Ulster GAA, the Irish Football Association and Ulster Rugby recently launched ‘Sport Uniting Communities’ an EU PEACE IV funded programme which aims to promote peace and reconciliation. The collaboration project between the three bodies hopes to reach 17,000 people of differing backgrounds, particularly across the political divide, with the aim of changing perceptions and building sustained relationships.
Research has shown that sport delivers its most positive impacts on behaviour when it incorporates integrated mentoring, training, volunteering and work experience programmes. Based on this research the project partners have designed a range of activities based on education, training, empowerment and leadership directed to volunteers and clubs.
Launch Day attended by Elite players
The launch, at Queen’s University’s Dub playing fields, was attended by Northern Ireland football manager Michael O’Neill, Northern Ireland’s Jonny Evans and Women’s captain Marissa Callaghan who were joined by GAA All Ireland winning Manager Pete McGrath, Monaghan GAA’s Conor McManus and Down GAA’s Jessica Foy along with Ulster Rugby’s Operations Director Bryn Cunningham, Ulster and Ireland International Darren Cave and Ulster’s Eliza Downey.
On the day, players from the Ulster Ladies Gaelic Football Colleges All-Star team, Northern Ireland Under 19 ladies team, Ulster Rugby Team, Dungannon Team and Syrian Team had the opportunity to participate in a range of ‘Have a Go’ activities in each of the three sports. These activities were delivered by Community Sport Development Officers from the three governing bodies whose responsibility it will be to deliver the programme across the province.
Elite players from GAA, football and Rugby passed on their expertise and shared stories of their involvement in other codes. The Sport Uniting Communities programme is delivered across the province of Ulster with support from the EU PEACE IV programme and managed by the Special EU Programmes Body.
Ulster GAA Vice President, Oliver Galligan, said:
‘‘The multi-sport partnership between the three major sporting bodies in Ulster has evolved and strengthened over the last number of years. By using sport to promote contact between individuals from diverse backgrounds, the partnership has helped to break down barriers within communities. The “Sport Uniting Communities” project further enhances this work enabling meaningful, purposeful and sustained contact between communities through sport. Ulster GAA is extremely committed to being a key player in this exciting project.’’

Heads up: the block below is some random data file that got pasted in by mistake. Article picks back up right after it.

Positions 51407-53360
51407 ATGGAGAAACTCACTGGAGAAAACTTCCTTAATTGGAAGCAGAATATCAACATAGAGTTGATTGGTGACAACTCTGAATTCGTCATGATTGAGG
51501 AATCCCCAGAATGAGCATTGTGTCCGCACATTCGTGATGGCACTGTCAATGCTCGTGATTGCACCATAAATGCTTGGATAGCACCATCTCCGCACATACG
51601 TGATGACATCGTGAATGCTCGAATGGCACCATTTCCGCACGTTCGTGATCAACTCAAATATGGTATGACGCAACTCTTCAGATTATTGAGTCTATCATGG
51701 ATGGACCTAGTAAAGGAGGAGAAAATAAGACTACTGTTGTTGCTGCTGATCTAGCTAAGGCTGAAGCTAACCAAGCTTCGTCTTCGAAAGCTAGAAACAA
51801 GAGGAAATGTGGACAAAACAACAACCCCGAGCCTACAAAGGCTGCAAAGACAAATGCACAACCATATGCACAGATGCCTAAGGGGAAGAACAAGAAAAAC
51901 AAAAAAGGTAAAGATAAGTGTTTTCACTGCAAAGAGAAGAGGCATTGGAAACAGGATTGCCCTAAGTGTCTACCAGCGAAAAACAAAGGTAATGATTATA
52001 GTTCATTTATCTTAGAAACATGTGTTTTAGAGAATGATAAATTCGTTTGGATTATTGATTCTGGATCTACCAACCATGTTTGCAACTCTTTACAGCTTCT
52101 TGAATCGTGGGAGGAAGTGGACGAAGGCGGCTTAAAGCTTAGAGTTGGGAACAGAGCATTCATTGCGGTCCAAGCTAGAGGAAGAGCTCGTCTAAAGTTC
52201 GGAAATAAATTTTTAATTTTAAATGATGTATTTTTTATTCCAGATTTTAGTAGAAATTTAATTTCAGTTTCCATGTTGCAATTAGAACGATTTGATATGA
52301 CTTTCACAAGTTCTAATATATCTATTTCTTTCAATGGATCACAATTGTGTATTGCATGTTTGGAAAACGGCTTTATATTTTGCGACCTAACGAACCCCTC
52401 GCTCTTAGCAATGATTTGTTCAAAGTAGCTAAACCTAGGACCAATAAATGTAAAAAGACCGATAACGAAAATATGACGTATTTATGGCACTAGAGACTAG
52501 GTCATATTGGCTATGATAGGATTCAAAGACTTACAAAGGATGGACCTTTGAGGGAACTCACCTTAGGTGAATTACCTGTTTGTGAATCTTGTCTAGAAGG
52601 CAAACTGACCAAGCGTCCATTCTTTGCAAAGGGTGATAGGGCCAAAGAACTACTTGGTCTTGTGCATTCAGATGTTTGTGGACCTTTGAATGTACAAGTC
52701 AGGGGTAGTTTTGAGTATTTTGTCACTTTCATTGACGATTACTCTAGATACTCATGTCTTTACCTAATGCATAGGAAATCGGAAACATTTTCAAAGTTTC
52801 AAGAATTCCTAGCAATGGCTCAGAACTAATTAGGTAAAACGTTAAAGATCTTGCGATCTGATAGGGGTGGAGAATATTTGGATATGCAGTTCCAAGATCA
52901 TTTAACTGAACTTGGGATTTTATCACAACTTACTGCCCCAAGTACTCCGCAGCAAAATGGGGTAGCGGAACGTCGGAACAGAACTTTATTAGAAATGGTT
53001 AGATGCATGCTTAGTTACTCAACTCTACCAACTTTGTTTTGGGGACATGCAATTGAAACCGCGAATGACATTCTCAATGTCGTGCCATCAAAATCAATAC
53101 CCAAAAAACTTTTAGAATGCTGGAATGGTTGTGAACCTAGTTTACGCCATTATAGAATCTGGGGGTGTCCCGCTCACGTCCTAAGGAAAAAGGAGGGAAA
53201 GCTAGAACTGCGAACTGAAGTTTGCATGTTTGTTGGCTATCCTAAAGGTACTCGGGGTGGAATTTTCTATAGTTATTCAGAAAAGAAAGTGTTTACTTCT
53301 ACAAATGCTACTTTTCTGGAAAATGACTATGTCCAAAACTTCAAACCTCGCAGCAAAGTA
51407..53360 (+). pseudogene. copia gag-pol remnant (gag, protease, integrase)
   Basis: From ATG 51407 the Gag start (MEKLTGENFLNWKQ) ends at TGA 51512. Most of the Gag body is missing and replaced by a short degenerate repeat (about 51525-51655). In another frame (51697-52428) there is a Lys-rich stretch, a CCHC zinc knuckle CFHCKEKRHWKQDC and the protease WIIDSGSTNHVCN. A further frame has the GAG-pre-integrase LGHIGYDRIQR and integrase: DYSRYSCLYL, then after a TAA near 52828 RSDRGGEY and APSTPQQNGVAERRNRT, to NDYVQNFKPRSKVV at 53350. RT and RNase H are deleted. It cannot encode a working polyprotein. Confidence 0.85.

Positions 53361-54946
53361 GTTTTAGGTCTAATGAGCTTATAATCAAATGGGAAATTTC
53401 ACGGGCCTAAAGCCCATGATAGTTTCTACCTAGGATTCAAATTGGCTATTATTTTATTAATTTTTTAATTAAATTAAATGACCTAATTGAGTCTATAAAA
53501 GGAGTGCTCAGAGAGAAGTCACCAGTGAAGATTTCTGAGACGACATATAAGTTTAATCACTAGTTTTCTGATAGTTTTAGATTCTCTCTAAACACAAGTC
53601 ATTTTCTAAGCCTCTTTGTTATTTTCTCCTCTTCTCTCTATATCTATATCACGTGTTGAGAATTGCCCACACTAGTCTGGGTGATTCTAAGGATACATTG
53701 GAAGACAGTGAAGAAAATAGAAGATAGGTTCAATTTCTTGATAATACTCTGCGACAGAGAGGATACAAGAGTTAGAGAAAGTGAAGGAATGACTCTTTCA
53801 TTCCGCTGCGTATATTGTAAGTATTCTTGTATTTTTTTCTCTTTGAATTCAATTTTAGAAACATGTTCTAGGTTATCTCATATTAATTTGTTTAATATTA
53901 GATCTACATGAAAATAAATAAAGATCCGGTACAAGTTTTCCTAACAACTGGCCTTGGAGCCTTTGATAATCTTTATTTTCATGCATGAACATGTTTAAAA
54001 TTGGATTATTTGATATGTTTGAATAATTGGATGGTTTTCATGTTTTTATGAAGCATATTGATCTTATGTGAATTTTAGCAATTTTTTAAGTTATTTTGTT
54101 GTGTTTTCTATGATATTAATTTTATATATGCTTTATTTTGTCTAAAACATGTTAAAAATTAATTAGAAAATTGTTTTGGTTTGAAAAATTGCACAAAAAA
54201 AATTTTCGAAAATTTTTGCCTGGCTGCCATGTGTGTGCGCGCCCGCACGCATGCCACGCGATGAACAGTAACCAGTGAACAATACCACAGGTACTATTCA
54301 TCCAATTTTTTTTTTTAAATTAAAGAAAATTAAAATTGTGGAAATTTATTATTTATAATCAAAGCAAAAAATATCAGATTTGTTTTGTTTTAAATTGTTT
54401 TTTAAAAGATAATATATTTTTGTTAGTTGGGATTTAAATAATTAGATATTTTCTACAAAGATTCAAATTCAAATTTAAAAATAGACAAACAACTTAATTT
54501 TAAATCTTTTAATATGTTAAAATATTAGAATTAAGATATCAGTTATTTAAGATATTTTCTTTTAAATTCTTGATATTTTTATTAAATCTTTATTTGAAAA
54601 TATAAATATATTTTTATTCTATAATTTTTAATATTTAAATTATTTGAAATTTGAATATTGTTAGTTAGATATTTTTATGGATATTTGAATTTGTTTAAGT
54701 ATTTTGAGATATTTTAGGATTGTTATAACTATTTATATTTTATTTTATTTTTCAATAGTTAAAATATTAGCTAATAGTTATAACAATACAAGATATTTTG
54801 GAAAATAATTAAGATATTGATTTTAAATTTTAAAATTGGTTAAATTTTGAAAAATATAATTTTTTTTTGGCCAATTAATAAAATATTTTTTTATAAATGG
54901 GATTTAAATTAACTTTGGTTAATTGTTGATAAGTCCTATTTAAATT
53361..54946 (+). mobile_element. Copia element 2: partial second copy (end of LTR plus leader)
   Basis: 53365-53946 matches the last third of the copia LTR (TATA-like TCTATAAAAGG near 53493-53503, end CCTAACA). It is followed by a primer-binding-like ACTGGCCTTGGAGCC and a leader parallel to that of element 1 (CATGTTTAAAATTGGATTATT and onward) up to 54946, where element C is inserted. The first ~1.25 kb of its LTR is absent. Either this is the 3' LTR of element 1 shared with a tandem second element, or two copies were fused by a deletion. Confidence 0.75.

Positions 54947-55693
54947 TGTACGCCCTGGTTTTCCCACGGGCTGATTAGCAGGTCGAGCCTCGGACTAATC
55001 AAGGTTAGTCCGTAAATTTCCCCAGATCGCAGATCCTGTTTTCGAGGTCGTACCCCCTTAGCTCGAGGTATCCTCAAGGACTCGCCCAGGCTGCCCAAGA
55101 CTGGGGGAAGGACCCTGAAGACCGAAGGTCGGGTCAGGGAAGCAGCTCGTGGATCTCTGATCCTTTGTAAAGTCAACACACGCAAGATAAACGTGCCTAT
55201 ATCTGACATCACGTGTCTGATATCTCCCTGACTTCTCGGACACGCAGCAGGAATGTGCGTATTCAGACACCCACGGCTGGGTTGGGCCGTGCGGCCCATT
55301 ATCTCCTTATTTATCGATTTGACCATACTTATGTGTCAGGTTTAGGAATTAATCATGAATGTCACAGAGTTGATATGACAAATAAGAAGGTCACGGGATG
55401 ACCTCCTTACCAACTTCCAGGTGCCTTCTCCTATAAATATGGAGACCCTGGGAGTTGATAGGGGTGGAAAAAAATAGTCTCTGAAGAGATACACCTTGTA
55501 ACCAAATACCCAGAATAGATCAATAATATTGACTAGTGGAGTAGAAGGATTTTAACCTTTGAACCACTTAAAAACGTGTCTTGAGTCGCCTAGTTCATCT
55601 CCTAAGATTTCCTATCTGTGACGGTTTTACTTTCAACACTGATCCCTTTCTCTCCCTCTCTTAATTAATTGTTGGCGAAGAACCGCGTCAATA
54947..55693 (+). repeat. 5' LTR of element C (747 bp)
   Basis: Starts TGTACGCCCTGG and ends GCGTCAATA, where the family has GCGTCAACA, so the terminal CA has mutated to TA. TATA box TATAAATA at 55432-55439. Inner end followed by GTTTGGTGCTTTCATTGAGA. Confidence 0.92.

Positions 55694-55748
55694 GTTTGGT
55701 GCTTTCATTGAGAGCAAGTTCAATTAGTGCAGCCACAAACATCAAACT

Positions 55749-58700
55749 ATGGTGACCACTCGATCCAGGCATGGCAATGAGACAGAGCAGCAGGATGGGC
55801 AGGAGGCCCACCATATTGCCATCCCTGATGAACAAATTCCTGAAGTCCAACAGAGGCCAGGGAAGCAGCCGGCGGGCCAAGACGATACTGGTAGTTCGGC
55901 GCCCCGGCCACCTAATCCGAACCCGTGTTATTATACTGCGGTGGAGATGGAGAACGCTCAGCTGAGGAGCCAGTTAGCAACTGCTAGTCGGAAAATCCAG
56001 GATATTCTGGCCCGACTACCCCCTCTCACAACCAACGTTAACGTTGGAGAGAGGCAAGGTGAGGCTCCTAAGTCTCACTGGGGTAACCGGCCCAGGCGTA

Irish FA President, David J Martin, said:
“Sport has the power to bring people together. We have seen the positive effect that football has on communities across Northern Ireland, both in terms of the health benefits of playing the game as well as the shared experience of competing, spectating or volunteering. I am therefore delighted that the Irish FA is working with both Ulster GAA and Ulster Rugby on this ambitious and far-reaching project. With the three sports working together I have no doubt that ‘Sport Uniting Communities’ will make a lasting impact on Northern Ireland and will make a positive and enduring difference to people across the country.”
IRFU Ulster Branch President Graffin Parke, added:
“Ulster Rugby is delighted to be involved in this fantastic initiative along with our partners in Ulster GAA and the Irish FA. Rugby, and indeed sport in general, offers so much more to people than just the 70, 80 or 90 minutes on the pitch, and through this programme we have the opportunity to deliver these sporting and societal benefits to an even greater number of people right across the Province. We look forward to working together over the next four years, using sport as the medium to enhance relations and promote positive change throughout our communities.”
Welcoming the EU PEACE IV funded project Gina McIntyre, CEO of the Special EU Programmes Body (SEUPB), said: “Using a shared interest in sport to break down barriers, this project will overcome prejudice and promote positive relations between people of different backgrounds and cultures. It represents an experienced cross-border partnership that will reach out to many of the more marginalised sections of our society to help promote inclusivity.”
Match-funding for the project has been provided by the Executive Office in Northern Ireland and the Department of Rural and Community Development in Ireland.